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The war hero accused of war crimes

The war hero accused of war crimes


Ben Roberts-Smith, Australia’s most-decorated living soldier, has lost a defamation case against three newspapers who reported claims that he had murdered unarmed prisoners and civilians while serving in Afghanistan. The judge said the allegations that he was actually a war criminal, a liar and a bully were “substantially true”.

For almost a decade, Australia’s most decorated war veteran, Ben Roberts-Smith, enjoyed celebrity status in his home country. The imposing former Special Air Service soldier was considered a living exemplar of what’s known as the Anzac legend, shorthand for nationally-venerated qualities like courage and mateship. His heroism in Afghanistan earned him a Victoria Cross and a meeting with Queen Elizabeth the Second. Now, his alleged actions during the same conflict have him branded a war criminal.

Roberts-Smith’s reputation hit freefall in 2018 when three Australian newspapers published a series of articles describing allegations of murder and domestic abuse. Roberts-Smith sued the publications in an attempt to clear his name. The expensive legal action had the opposite effect. After more than 100 days of extraordinary hearings, Justice Anthony Besanko found, on the balance of probabilities, Ben Roberts-Smith committed, or was complicit in, four murders in Afghanistan.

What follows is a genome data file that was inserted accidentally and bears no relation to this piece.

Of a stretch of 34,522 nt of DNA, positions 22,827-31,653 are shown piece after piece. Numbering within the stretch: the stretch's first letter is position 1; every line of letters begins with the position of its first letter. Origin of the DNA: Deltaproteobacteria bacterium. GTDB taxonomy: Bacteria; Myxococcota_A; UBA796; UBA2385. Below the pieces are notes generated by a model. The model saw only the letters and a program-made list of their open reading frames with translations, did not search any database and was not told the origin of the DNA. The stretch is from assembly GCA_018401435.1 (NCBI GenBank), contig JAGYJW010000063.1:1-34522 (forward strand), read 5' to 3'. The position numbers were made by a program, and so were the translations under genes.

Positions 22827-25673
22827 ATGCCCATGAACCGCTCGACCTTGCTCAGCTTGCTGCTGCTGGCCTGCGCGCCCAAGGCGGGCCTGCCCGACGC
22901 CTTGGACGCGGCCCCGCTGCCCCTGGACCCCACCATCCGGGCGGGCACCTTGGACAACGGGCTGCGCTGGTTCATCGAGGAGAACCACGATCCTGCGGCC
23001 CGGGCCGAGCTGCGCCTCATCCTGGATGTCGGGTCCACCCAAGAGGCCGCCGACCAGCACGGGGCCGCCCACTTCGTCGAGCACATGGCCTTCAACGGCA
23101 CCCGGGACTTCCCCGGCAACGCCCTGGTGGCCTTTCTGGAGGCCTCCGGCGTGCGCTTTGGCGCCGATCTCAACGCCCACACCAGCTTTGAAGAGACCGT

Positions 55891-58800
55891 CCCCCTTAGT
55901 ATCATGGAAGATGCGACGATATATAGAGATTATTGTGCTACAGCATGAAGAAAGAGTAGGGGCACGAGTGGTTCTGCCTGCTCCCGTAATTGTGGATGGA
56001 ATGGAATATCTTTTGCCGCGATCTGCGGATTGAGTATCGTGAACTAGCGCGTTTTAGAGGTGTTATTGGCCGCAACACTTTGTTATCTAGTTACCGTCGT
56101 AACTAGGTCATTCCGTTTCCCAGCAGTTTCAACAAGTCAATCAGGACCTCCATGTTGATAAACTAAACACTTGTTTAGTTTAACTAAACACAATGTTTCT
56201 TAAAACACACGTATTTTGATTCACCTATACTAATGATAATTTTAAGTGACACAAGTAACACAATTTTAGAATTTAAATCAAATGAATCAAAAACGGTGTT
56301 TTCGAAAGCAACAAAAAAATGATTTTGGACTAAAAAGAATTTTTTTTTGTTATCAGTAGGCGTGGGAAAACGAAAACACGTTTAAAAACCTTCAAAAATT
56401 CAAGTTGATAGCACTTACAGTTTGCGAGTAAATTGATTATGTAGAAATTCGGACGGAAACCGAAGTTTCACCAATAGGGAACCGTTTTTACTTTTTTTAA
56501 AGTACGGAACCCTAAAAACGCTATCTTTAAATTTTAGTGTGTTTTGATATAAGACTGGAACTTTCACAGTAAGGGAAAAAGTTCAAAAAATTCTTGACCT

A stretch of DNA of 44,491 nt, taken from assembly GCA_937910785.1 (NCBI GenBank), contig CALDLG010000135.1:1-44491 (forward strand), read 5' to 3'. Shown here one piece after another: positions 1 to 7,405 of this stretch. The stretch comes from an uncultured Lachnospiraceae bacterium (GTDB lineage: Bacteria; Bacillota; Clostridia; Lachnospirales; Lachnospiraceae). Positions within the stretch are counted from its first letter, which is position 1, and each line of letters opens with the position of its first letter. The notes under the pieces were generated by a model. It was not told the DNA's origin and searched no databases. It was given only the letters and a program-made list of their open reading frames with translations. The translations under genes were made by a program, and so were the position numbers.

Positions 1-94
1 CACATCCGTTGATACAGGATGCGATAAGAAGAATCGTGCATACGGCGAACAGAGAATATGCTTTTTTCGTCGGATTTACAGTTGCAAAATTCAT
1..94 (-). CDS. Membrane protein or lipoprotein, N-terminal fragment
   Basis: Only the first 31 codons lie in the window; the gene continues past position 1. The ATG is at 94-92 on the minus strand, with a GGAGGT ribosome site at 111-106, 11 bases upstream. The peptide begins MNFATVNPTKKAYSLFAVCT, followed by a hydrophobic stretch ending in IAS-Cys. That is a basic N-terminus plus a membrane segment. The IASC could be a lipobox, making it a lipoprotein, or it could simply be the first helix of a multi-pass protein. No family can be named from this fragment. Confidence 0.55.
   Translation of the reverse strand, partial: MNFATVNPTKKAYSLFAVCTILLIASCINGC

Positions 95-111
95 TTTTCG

The most shocking of the allegations published by the newspapers was that Roberts-Smith kicked a handcuffed farmer off a cliff, then either shot him or ordered him shot to ensure he was dead. Roberts-Smith’s denial of Ali Jan’s murder was dismissed by Justice Besanko, who found the soldier was “not an honest and reliable witness” in many areas. Roberts-Smith was also found to have pressured a new recruit to kill an elderly, unarmed Afghan, and to have machine-gunned a man with a prosthetic leg, then taken the leg back to Australia to use as a drinking vessel. 

Roberts-Smith is reported to be among several former soldiers under police investigation. Earlier this year, another SAS veteran became the first serving or former Australian Defence Force member to be charged with the war crime of murder under domestic law. A 2020 inquiry found that the country’s elite forces unlawfully killed as many as 39 Afghan civilians. Roberts-Smith is so celebrated in Australia his uniform and portrait sits in the country’s war museum. It has not committed to removing the materials, but its chairman has said the museum will consider adding “additional content and context”.

This week’s findings are civil only and may yet face an appeal. The media mogul who backed Roberts-Smith’s case – Kerry Stokes, his employer at a major television network – is yet to reveal the veteran’s next steps. For his part, Roberts-Smith was not present when the findings were revealed. He was at a resort in Bali.